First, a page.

Prevention of biofilms on invasive medical devices has the potential to significantly reduce hospital acquired infections and improve patient outcomes. Prosthetic joint infections (PJIs) acquired from orthopedic implants, often the result of microorganism contamination on the implant surface during surgery, affect patient recoveries and can lead to significant mortalities. One approach for reducing the incidence of PJIs is to treat the implant surfaces to prevent microbe colonization and consequent biofilm formation. Modifying implant surfaces with antibiotics or metals is a common strategy for effecting this result, but success in this approach is hampered by regulatory burdens and developing antibiotic resistances. Nanoscale engineering the topographical features of the implant surfaces to decrease bacterial adhesion has received considerable interest and has shown some effectiveness at reducing pathogen viability. An ideal implant surface would enhance the antimicrobial effects of the nanostructured surfaces already in use today while maintaining the important osteogenic properties of the implant. Sonata?s technology will result in a nontoxic, conformal, highly durable surface coating containing a nanoengineered titanium oxide (TiO2)-based photocatalyst able to mitigate a broad spectrum of pathogens. A key aim is to deposit a photocatalyst that is tuned for activation by visible light- emitting diodes (LEDs) used in ambient lighting, avoiding harmful UV light and allowing for continuous activation during surgery using lighting already present in the operating room. The efficacy of this approach will be tested with Staphylococcus aureus (ATCC # 25923). The proposed technology prevents microbial contamination through three different mechanisms: 1) preserving the antimicrobial effects of the nanostructured implant surface through conformal coating of the photocatalyst layer; 2) maintaining surface hydrophilicity to prevent bacterial adhesion; and 3) activating the bactericidal activity of the photocatalyst layer with visible light. In addition to implants, these coatings can be applied to a variety of other invasive medical devices, including surgical tools, with continuous activation occurring during the surgical procedure. It is expected that the reduction in PJIs that results from implementation of this strategy will improve post- operative patient outcomes. www.sonatamaterials.com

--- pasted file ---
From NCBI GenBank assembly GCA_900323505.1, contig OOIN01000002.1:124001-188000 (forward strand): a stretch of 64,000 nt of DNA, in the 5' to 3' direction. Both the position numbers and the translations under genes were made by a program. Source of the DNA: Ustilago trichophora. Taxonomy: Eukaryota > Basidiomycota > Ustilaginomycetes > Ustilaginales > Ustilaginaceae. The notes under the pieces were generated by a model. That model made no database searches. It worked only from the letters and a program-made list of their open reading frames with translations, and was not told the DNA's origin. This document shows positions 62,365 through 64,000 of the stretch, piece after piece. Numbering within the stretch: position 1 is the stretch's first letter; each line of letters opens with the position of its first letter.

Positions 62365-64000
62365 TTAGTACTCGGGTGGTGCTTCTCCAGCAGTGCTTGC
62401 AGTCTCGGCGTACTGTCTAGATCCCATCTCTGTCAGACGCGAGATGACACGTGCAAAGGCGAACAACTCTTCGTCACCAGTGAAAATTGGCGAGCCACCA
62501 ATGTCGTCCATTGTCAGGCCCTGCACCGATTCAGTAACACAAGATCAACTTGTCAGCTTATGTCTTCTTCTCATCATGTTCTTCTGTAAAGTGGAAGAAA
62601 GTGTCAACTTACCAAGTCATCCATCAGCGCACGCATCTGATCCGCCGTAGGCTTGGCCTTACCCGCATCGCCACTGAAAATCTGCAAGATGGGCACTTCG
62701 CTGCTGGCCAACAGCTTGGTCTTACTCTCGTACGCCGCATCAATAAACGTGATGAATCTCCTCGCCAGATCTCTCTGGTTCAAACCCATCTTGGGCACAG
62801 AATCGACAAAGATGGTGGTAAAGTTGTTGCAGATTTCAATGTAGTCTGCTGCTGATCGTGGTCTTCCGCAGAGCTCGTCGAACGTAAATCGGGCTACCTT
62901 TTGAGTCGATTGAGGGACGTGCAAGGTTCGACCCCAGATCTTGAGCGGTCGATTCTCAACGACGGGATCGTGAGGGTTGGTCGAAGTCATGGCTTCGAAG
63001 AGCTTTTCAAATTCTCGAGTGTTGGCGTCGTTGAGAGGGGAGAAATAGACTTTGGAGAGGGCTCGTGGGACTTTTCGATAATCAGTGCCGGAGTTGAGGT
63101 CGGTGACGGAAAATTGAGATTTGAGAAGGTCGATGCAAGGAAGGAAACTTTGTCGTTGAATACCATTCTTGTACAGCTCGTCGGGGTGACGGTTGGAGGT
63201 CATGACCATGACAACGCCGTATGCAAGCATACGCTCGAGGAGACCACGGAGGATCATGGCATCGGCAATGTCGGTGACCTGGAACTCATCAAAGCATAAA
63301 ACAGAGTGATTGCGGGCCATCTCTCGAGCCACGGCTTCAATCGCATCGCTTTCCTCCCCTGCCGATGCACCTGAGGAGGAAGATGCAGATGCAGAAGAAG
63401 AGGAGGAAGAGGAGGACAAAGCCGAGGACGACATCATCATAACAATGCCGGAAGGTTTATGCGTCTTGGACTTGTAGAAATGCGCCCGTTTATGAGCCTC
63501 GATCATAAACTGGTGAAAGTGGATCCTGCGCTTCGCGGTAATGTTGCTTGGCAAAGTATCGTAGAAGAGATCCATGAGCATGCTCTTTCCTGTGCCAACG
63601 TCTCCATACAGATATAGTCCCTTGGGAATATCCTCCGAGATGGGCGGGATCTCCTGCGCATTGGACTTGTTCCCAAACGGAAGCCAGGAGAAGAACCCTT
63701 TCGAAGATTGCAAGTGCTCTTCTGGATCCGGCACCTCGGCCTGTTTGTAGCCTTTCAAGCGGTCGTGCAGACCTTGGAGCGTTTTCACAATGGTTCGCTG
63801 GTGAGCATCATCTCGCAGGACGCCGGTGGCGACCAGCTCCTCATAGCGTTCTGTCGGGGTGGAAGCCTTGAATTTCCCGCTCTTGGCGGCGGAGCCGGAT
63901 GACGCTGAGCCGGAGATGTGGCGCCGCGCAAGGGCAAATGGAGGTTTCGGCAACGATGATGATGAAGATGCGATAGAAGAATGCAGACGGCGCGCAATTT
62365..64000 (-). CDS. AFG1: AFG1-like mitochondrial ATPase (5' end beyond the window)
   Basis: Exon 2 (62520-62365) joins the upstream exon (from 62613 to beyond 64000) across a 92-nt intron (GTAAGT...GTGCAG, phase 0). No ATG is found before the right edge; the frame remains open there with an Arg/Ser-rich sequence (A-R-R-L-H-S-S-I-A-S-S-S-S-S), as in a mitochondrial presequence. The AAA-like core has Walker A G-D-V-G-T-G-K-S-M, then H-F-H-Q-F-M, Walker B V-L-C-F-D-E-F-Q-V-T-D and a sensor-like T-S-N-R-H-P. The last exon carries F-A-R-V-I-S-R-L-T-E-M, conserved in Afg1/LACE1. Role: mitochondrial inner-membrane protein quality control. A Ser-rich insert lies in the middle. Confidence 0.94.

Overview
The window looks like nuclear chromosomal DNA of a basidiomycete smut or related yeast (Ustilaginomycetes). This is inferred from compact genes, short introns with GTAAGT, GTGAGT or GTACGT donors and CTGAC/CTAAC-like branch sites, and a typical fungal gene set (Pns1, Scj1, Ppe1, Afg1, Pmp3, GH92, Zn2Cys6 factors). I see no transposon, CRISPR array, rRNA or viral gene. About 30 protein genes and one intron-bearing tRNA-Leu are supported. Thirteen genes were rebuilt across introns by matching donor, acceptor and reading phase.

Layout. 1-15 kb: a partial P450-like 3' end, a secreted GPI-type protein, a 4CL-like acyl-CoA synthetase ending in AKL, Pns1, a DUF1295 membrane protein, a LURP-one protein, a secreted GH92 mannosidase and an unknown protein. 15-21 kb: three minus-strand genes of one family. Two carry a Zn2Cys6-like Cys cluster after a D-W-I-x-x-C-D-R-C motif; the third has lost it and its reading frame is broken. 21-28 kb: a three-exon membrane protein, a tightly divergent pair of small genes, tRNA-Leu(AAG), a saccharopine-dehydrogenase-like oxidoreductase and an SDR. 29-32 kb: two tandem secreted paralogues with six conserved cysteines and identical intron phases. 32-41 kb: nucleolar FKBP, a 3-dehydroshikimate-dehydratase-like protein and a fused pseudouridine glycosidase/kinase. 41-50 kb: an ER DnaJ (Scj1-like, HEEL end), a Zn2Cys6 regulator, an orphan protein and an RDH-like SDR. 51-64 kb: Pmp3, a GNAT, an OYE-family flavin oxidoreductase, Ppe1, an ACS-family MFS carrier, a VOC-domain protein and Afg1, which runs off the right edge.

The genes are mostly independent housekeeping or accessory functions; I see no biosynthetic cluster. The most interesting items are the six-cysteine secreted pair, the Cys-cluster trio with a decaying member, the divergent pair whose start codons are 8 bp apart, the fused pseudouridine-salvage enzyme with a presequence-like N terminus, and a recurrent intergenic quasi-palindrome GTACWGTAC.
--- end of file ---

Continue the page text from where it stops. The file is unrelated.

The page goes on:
Sonata LLC January 5, 2018 Conformal, antimicrobial coatings on invasive medical devices are an excellent approach for reducing the number of prosthetic joint infections (PJIs) afflicting patients each year. The proposed nontoxic surfaces are activated with visible light, exploiting the natural illumination available in the operating theater during surgery to create the bactericidal effects. The reduction in PJIs resulting from these antimicrobial surfaces will enhance health by reducing illness, shortening hospital stays, improving patient recovery rates, and prolonging life.